Thursday, May 7, 2009

Mama always said...

As I attempt to raise two boys and a girl to become decent human beings, I often think of my mom, who raised two boys and me to become decent (some would say exceptional) human beings.

My mom woke us up and fed us a healthy breakfast, drove us to school, scouts, sports practice, and every other extracurricular activity we could come up with. She came along on field trips, attended our games and baked cookies for class parties, back when you were allowed to bring food that wasn't shrink-wrapped.

As a side note, to this day she still makes the most amazing cookies, from chocolate chip to her remarkably thin cutout cookies, for which the secret ingredient is patience. (This is why I just let her make them and never bother trying to do it myself.)

Mom was there, day in and day out, which is probably why so many of my memories of her are general impressions, rather than the vivid memories you have of those out-of-the-ordinary events like vacations. Sometimes we'd go to the park on weekends to play baseball with my dad. Back then I wondered why Mom never came along. Now I get it. Moms need a break. I'm glad I learned that it is all right to take one now and then.

After I graduated from high school, my Mom and I started a tradition of taking summer trips to non-tourist destinations. We visited northern Texas, southern Kansas, and hit all the major cities in Nebraska. It was all about getting away, seeing someplace new, being together and discovering the unique features that can be found anywhere...for instance, the world's largest hand-dug well in Greensburg, Kansas.

Here are just a few things I picked up over the years from Mom, which I now am carrying over--or trying to, anyway--into my own life as a parent:

Read books. Read lots of books. When you go to the library, fill your arms with all the books you can carry. If you don't have time to read them, you can always write down the titles and tell yourself you will check them out again soon.

Don't point guns at people. Not even toy guns. Water guns are the exception. But hey! Not in the house!

When the kids want to play with guns anyway, get creative. One of my favorite memories is the time my mom invented the "happy gun," fashioned out of a paper towel roll. You could aim it at people to try to make them smile.

Drink tea. Enjoy the tea. Savor the ritual of it.

When playing with kids, let them take the lead, then join in. Or if everyone is content, maybe just pour yourself a cup of tea and keep an eye on them.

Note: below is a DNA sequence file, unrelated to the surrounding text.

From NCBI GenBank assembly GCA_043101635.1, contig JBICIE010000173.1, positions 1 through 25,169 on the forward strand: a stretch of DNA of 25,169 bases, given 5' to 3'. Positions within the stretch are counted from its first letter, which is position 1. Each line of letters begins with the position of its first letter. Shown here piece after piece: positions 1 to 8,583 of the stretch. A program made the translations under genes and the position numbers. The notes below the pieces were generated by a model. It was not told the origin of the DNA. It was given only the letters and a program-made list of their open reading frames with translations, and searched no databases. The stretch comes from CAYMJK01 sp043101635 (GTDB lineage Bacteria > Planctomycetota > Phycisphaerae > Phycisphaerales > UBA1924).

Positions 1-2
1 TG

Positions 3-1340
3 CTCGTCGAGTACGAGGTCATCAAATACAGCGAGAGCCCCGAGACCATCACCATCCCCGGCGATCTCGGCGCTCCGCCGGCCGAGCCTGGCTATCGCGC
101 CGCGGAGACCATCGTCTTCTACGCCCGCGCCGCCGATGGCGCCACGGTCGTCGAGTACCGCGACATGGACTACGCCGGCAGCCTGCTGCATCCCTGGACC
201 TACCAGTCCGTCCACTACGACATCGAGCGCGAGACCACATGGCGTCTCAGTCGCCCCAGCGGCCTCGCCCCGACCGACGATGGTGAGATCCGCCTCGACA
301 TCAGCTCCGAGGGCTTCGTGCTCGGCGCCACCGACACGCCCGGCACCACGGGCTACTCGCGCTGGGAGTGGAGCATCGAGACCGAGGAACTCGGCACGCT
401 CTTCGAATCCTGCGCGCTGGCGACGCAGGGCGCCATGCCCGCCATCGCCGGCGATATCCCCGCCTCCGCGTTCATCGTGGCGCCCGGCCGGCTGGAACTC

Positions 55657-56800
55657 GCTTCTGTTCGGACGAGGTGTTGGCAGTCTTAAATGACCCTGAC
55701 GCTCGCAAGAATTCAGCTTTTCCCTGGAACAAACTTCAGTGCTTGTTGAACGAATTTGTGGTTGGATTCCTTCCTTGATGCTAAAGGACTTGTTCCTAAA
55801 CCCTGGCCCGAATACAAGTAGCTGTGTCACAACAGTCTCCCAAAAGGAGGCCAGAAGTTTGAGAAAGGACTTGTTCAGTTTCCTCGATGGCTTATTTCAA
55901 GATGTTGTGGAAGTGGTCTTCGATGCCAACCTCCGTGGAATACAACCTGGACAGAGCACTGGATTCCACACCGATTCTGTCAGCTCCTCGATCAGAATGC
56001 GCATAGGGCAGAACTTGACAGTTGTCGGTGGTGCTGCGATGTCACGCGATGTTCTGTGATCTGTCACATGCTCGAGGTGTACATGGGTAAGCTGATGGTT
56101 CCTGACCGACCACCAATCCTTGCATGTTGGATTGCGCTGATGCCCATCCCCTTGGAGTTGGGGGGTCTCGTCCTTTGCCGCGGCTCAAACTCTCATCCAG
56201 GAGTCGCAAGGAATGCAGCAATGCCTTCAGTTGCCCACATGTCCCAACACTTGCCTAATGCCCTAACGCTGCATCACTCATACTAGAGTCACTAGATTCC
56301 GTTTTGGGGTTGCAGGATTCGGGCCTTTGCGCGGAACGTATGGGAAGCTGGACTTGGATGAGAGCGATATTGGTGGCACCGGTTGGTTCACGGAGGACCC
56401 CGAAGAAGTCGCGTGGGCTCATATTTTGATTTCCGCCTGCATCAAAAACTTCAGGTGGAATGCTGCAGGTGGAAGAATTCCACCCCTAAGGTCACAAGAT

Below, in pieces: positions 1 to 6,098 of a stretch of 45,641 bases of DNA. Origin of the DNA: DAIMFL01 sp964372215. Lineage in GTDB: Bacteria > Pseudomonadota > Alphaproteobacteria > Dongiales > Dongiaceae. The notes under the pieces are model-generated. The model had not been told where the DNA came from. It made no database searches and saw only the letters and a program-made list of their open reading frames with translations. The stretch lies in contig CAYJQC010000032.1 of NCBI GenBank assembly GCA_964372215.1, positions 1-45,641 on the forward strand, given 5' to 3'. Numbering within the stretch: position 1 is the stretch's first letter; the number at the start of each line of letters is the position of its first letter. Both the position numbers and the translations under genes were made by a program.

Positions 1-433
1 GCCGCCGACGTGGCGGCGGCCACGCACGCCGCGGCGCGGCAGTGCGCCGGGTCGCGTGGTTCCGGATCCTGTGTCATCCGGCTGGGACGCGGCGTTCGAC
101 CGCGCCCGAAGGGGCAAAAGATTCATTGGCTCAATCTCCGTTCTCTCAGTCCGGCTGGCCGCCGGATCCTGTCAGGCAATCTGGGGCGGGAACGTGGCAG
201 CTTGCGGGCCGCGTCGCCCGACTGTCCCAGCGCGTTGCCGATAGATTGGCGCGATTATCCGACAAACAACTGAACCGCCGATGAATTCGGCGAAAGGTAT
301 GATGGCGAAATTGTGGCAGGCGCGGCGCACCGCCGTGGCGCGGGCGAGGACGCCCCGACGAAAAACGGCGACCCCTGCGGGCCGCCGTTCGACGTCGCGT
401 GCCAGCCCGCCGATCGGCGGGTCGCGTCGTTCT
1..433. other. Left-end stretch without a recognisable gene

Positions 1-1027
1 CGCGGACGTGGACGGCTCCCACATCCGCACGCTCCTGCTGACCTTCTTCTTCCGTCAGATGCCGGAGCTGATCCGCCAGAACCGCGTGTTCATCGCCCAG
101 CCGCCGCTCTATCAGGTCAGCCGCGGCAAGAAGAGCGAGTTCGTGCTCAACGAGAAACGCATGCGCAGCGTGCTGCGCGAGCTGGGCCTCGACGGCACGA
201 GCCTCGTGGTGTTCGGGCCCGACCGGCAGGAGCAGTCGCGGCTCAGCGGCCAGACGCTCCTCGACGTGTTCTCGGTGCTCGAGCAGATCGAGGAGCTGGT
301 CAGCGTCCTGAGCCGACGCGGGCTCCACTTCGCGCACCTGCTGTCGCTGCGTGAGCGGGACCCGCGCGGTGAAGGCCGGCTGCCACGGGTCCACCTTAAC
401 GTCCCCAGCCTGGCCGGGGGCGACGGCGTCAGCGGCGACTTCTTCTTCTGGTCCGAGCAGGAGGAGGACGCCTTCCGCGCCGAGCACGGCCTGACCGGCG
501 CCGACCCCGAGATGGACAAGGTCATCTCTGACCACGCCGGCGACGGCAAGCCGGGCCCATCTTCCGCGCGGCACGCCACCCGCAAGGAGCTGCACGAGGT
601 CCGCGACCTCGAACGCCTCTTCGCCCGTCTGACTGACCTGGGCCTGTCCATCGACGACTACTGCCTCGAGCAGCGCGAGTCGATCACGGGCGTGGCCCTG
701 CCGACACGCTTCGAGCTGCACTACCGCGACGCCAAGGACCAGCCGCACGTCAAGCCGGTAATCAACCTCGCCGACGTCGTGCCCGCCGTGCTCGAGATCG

A parent's job is to gradually prepare children to function as independent adults.

Of course, that is easier said than done.

Sometimes you have to be practical. Other times you need to do something a little wacky.

Get to know your neighbors.

When you have a good friend, keep in touch over any distance.

Appreciate and respect nature.

Variety is the spice of life, and the small things matter. More than anything, my mom has given me an appreciation and enthusiasm for the little things. When I get excited about finding a nickel, notice a bird in the tree outside my window, or stop to admire a sunset, I know it is a direct result of my mother's influence.

Send cards for every occasion, and sometimes for no reason at all.

Okay, so I totally stink at sending cards. That's right, Mom, your Mother's Day card is going to be late, as usual. Why on earth didn't I pick up that habit from you? Oh, well, the others are probably more important anyway.

A very happy Mother's Day to my Mom, and to every Mom!

"Act as if what you do makes a difference. It does." -William James


Susan said...

Ruth, I'm so happy to have found you through the other Ruth's blog! I love your writing style (kinda reminds me of me)! I will definitely be back when I have more time to read past posts!

Happy Mother's Day!

Susan said...

BTW, I loved this post!

Ruth said...

I especially like the advice to let kids take the lead in play.

I wasn't well equipped as a young mom, wish I'd known then what I know now. That's why women my age want grandkids, I guess.

Thanks so much for stopping by synch-ro-ni-zing. Nice to meet you, Ruth!